3.4" pulley • AL104 plugs • 180º t-stat • FWI w/K&N • 1.9:1 rockers • OR pushrods • LS6 valve springs • SLP headers • ZZP fuel rails
KYB GR2 struts • MaxAir shocks • Addco sway bars • UMI bushings • GM STB • Enkei 18" EV5s w/ Dunlop DZ101s • F-body calipers
EBC bluestuff/Hawk HP plus • SS lines • Brembo slotted discs • DHP tuned • Aeroforce • Hidden Hitch

^^^ SOLD ^^^ frown

'05 GTO • 85k miles • 0-60: 4.8s • 16.9 avg MPG • Nelson Ledges Lap: 1:26
Because fun


'70 Olds Ninety-Eight Holiday Coupe • 116k miles • 455 Rocket V8
Because cool


'95 Celica • 152k miles • 0-60: yes
Because free
Back to top Go down
http://www.cardomain.com/ride/657082/4
gojo83
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PostSubject: Re: Raspberry Pi microprocessor & Arduino microcontroller   Raspberry Pi microprocessor & Arduino microcontroller EmptyWed Oct 07, 2015 2:26 pm

AA wrote:
You can disable the TC light from the left side of dash. Just poke a finger in there and rotate the bulb.

All GTOs have TC. Honestly it's useful on the rain. You'd have to be absolutely insane to drive on snow without it. M6 even has a shift lockout to make you shift from 1st to 4th under 2500 RPM. Glad that's gone.

simple tune on my gto with a hptuner setup and my CAGS was gone. My Brother is a geek with the raspberry could the raspberry be programmed as a progressive controller for NO2 based on map psi and TPS signals?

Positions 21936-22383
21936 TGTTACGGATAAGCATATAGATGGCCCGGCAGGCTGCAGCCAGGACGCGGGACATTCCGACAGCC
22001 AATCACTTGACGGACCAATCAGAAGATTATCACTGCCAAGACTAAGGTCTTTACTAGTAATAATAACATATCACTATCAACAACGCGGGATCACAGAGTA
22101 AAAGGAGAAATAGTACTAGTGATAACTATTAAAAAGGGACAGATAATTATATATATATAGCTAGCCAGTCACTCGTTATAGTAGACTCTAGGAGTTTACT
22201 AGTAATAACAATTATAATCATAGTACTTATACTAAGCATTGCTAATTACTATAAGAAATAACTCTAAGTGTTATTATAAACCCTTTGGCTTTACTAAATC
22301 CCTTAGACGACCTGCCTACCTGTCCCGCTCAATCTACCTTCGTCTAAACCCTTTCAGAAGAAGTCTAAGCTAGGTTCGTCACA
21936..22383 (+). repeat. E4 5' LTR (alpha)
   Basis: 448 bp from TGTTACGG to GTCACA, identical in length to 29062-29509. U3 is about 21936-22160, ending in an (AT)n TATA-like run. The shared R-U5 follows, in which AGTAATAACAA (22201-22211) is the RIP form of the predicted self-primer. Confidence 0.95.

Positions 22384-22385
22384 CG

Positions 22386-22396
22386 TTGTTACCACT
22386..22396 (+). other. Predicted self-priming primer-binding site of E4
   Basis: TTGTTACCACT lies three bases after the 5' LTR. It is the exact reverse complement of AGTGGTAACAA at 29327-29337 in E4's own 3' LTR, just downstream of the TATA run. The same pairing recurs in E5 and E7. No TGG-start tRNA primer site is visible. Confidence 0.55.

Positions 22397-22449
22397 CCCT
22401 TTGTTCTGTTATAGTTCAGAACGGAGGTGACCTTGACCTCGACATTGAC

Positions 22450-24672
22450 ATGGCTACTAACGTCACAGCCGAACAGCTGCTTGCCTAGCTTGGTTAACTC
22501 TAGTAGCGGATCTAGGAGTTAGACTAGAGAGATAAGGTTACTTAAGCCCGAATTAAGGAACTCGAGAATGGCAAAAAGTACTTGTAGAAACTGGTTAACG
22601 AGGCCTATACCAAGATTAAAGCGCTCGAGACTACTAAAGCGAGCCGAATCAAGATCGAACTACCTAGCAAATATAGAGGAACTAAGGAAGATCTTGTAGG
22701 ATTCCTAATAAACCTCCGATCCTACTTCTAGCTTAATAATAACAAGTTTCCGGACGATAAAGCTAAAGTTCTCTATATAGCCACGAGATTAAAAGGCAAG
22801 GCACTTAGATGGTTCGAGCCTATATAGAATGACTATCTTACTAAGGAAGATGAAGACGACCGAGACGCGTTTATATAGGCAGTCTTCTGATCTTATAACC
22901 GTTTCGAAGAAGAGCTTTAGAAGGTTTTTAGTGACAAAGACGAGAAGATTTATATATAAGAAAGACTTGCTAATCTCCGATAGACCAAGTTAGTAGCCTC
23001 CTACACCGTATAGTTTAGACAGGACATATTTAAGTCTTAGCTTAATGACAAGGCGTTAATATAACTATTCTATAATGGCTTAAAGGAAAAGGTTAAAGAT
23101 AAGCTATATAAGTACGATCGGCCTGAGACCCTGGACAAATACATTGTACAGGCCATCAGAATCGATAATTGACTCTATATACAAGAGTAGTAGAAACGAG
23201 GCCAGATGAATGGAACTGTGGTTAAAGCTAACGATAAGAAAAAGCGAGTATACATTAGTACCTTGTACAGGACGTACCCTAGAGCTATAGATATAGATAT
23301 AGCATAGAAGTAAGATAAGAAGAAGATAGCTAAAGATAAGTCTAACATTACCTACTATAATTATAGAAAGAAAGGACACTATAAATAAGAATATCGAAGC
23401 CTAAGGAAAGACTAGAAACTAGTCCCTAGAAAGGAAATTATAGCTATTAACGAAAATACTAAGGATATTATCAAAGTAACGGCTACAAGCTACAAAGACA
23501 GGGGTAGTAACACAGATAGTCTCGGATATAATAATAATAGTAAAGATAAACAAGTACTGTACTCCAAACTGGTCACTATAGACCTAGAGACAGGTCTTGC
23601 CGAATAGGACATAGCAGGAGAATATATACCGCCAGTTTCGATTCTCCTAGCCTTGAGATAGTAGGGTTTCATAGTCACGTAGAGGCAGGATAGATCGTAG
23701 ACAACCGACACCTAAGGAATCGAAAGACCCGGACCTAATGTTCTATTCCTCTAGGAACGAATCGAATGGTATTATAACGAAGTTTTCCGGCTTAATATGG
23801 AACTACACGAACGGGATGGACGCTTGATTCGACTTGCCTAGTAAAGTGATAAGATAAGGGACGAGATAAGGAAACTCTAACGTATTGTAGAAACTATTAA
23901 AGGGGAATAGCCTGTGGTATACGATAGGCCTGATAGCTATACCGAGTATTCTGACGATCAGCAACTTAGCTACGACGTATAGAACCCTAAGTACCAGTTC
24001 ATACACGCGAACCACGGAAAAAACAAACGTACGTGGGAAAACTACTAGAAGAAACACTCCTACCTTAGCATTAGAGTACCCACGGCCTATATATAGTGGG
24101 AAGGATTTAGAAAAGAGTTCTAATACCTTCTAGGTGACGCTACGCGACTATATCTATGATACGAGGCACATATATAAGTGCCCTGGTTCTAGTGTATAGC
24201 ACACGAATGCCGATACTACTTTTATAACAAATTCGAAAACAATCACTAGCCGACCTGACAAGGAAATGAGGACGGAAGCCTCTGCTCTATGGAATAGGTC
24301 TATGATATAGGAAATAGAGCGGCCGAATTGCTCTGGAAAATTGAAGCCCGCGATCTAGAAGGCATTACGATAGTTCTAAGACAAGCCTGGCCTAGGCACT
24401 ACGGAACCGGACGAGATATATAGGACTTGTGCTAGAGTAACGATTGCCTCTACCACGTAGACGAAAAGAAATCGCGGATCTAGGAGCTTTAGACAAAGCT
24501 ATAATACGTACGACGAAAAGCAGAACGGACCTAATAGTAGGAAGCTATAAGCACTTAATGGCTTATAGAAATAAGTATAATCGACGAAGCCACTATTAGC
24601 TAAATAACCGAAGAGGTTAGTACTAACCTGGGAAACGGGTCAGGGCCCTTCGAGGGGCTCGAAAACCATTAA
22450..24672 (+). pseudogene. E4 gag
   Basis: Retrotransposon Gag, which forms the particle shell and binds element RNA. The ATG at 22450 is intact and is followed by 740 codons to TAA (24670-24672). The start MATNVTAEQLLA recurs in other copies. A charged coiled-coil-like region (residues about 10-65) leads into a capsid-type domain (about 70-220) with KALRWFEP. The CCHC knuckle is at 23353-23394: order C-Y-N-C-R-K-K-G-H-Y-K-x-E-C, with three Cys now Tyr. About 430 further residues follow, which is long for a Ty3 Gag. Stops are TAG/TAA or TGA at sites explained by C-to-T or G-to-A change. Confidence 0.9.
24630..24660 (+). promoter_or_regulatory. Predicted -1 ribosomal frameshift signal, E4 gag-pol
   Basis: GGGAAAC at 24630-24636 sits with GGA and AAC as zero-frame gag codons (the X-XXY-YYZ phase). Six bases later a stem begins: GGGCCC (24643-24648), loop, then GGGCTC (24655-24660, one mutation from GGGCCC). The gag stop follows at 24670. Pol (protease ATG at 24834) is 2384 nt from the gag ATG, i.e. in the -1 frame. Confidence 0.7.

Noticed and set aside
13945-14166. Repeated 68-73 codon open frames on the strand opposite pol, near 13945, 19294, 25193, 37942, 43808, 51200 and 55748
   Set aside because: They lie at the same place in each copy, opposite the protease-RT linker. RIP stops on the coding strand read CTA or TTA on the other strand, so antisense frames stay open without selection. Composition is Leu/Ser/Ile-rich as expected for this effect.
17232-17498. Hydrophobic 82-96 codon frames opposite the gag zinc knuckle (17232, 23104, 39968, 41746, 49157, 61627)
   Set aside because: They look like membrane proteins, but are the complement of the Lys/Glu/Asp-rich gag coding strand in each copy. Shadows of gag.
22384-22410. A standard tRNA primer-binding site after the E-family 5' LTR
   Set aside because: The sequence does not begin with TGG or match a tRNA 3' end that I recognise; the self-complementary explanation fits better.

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DeepFrozen
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PostSubject: Re: Raspberry Pi microprocessor & Arduino microcontroller   Raspberry Pi microprocessor & Arduino microcontroller EmptyTue Apr 28, 2020 2:51 am

So, 5 years have passed. Does anyone have an Arduino in the Riviera? If so - what does it do?
I'm working on my lane change turn signal system. Programming is completed (Ver. 0.9) and tested on the table, now it's time for a hardware implementation. Damn quarantine, don't know when I'll have time for it. Can't wait to show you guys what I came up with, you haven't seen anything like it )  It's still just a simple lane change turn signal, but with a twist.
Next thing to do - sequential lights.
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PostSubject: Re: Raspberry Pi microprocessor & Arduino microcontroller   Raspberry Pi microprocessor & Arduino microcontroller EmptyThu Jun 25, 2020 11:18 am

... well, at the moment I stuck with the hardware implementation. I can't figure out where to tap into the turn signal wiring so I can initiate blinking without actually moving the stalk. Yes, I have all the circuit diagrams, but... I stuck. It turned out to be much more complicated than I originally thought.
Meanwhile another idea struck me smile I always wanted HUD and now, with Arduino and small OLED display, I can make one myself. Nothing fancy, just a simple HUD with speedometer. There is a pin in the PCM connector (and somewhere it the IP) which produces 4000 impulses per mile and that's about all I need for the speedometer. Count amount of impulses per second (or 0.5 second), calculate the speed and display it flipped vertically. Easy!  ))